News Release

Budding Haitian youth businesses get targeted boost

Published on

A pilot youth business project in Haiti, backed by the Caribbean Development Bank’s (CDB) Micro, Small and Medium Enterprises Business Unit, is being heralded as innovative and exactly the type of direct assistance that the French-speaking Caribbean nation needs.

The assessment is that of Ipena Lucien, coordinator of the Youth Entrepreneurship Education and Training Programme, the latest business development initiative under the aegis of the Bank’s Caribbean Technical Consultancy Services (CTCS).

CTCS is the primary mechanism for mobilising knowledge and skills from multiple stakeholders, including regional and national institutions that provide technical assistance and financing to micro, small and medium-sized enterprises to support enterprise development in CDB’s borrowing member countries.

This pilot, an agreement for which was signed in December 2021, has been underwritten with USD610 000 in support from CDB. It targets 150 young men and women between the ages of 18 and 30, providing them with training and mentorship, and most important, successful participants will each receive a USD5,000 grant to support their fledgling enterprises.

Praising the efforts of the regional development finance institution, Lucien said projects such as this one provides hope for Haitians. She lamented, often times Haitians believe they are forgotten by some international institutions due to the economic and security challenges confronting the Caribbean Community member.

Despite the security and social situation, it is still very important to have institutions like the CDB involved because it is really making a great difference in our lives.

“When we look at this pilot programme, it is unique because we are doing it in partnership with INFP (Institut National de Formation Professionnelle) and we are targeting a group that is really often not considered,” the coordinator outlined.

Offering greater details of the project’s progress so far, Lucien disclosed that five cohorts from the cities of Port-au-Prince, Carrefour in the west, Gonaives in the centre of the island, Cap Haitien in the north, Jérémie in the south, and Mirebalais, situated north of the Haitian capital have participated in group training.

The first component of the project comprises several entrepreneurial group training workshops. The second involves coaching the young people through one-on-one mentorship and advice on finalising  their business plans.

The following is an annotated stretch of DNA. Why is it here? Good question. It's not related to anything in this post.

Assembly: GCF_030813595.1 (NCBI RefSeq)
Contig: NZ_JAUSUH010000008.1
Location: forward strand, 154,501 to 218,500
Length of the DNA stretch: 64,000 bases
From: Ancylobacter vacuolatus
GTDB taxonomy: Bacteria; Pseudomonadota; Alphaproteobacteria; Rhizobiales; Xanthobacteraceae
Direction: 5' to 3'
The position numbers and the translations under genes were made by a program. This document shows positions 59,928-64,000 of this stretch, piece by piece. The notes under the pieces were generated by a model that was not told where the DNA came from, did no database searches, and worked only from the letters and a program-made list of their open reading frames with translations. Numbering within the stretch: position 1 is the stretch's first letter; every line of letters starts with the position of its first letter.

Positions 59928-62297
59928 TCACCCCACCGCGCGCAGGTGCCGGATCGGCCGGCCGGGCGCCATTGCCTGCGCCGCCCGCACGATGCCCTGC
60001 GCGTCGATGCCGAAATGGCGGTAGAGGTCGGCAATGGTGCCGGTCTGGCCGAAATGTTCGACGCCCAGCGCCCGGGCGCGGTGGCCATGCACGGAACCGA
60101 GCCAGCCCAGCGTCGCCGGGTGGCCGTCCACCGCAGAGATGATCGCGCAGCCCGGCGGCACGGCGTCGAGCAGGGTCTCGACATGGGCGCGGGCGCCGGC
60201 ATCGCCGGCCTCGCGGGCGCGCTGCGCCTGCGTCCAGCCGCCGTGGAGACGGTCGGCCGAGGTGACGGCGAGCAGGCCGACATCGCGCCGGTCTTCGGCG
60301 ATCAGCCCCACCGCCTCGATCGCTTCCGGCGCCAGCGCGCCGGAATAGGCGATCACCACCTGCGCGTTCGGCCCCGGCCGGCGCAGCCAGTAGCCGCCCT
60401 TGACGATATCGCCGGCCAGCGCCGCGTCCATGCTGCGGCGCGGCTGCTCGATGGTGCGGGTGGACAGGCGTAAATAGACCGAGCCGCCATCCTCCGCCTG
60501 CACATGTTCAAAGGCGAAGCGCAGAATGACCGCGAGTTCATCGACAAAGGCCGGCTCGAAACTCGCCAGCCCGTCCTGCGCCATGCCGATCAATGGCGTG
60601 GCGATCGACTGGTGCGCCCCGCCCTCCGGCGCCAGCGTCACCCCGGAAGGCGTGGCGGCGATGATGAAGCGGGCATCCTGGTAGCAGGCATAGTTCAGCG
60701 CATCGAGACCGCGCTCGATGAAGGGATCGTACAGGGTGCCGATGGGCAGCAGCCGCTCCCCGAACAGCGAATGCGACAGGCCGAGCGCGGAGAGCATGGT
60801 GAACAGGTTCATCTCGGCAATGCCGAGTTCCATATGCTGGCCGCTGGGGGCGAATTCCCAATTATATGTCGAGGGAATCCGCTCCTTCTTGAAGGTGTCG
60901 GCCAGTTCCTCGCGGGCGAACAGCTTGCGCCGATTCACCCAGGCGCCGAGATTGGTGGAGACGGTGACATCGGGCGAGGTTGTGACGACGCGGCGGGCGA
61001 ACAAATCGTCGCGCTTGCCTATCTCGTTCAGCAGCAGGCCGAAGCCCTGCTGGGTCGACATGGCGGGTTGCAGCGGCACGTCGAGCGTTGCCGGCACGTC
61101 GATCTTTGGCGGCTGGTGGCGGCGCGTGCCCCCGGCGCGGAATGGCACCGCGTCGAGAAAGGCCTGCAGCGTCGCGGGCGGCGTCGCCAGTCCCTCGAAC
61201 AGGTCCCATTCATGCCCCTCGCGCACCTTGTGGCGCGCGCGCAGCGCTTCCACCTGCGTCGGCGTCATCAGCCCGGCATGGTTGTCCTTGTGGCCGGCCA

Following successful completion of this phase, ten from each cohort identified through a selection process will be  provided with USD5,000 grants to support their enterprises.

Lucien outlined how the young people were chosen for the programme, noting the role played by INFP. That government institution is responsible for technical and vocational education and training (TVET) in Haiti. It required those interested in joining the project to have either completed some TVET certification within one year of the start of the pilot and had already established their businesses. The other avenue to access the programme was for final year students in a professional institution, with an academic score of 75 percent or higher.

According to Lucien: “The first workshop was done face-to-face in Port-au-Prince when we first started but all the others were conducted online. Conducting the training online allowed us to mitigate the sanitary conditions due to the pandemic and security issues that we have been facing for quite some time. In addition, travelling in certain areas is very risky, and so, we did all that training via the Zoom platform.”

Training for participants lasted 18 to 20 days of half-day sessions and Lucien described the willingness and commitment of the young Haitians to see the process through to the end as “impressive”.

Even more compelling was the formation of partnerships among some participants with the aim of creating stronger enterprises.

Among the types of small and micro enterprises of participants in the pilot include plumbing, carpentry, mechanics, electronics, automobile parts sales, among others.

Lucien added: “What is most important about this programme is the requirement of all the businesses to be legally registered and have a physical place of operation.

“The fact that we are requiring these businesses to register and be in the formal sector means those micro enterprises increase their eligibility to access funding from banks and other institutions. This is something we want to see more of.”